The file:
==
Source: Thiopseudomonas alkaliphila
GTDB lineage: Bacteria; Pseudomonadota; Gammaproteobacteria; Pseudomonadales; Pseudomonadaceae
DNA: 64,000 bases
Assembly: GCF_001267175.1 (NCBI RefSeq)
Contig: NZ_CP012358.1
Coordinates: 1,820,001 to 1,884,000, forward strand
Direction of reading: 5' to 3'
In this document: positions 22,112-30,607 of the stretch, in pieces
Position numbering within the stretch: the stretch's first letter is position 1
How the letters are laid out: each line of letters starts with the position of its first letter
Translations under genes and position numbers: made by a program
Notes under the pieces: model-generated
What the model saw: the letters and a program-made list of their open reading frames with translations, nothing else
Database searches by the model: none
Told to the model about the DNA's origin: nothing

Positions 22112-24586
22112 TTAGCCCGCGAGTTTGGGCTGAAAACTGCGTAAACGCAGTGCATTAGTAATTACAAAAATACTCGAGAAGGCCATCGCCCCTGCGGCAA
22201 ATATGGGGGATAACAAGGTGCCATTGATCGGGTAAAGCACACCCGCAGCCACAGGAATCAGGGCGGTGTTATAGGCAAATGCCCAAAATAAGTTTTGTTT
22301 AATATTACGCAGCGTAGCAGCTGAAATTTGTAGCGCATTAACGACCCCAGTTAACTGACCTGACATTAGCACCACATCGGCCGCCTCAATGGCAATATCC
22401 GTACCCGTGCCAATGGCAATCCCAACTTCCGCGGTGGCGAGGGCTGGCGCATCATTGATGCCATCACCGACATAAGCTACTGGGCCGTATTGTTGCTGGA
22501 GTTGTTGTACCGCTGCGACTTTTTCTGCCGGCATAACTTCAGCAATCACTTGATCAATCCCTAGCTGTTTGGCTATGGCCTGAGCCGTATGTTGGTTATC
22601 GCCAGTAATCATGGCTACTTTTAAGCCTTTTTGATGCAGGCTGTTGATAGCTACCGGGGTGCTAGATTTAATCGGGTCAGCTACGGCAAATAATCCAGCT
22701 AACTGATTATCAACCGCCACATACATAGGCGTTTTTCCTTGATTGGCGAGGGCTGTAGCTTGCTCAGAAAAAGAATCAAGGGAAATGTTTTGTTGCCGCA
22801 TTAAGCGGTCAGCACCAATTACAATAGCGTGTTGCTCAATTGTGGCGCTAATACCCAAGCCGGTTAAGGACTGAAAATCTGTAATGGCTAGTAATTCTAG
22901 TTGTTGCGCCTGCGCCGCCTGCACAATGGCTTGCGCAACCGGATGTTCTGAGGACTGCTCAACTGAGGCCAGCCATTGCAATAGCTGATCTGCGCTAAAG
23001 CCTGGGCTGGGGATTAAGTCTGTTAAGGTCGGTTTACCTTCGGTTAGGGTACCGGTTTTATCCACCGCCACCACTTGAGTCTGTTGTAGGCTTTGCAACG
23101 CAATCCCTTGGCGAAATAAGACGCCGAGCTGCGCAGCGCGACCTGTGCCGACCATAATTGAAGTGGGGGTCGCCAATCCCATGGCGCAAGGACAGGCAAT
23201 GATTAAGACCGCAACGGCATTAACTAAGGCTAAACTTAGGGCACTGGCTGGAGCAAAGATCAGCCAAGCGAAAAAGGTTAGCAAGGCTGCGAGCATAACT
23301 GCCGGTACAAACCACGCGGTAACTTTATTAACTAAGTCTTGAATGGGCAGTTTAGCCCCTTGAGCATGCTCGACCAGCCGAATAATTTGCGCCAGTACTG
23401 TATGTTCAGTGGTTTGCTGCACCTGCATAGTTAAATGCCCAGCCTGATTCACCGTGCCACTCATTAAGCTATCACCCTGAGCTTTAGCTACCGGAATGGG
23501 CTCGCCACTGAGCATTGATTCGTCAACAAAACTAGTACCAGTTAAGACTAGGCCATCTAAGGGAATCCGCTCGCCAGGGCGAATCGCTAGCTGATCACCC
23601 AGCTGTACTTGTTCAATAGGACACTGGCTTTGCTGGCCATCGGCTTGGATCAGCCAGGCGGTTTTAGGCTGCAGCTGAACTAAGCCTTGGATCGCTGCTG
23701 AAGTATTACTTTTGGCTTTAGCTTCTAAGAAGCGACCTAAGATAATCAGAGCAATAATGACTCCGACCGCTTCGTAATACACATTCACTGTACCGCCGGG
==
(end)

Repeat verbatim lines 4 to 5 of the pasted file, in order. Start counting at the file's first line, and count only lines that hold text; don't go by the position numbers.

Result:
Assembly: GCF_001267175.1 (NCBI RefSeq)
Contig: NZ_CP012358.1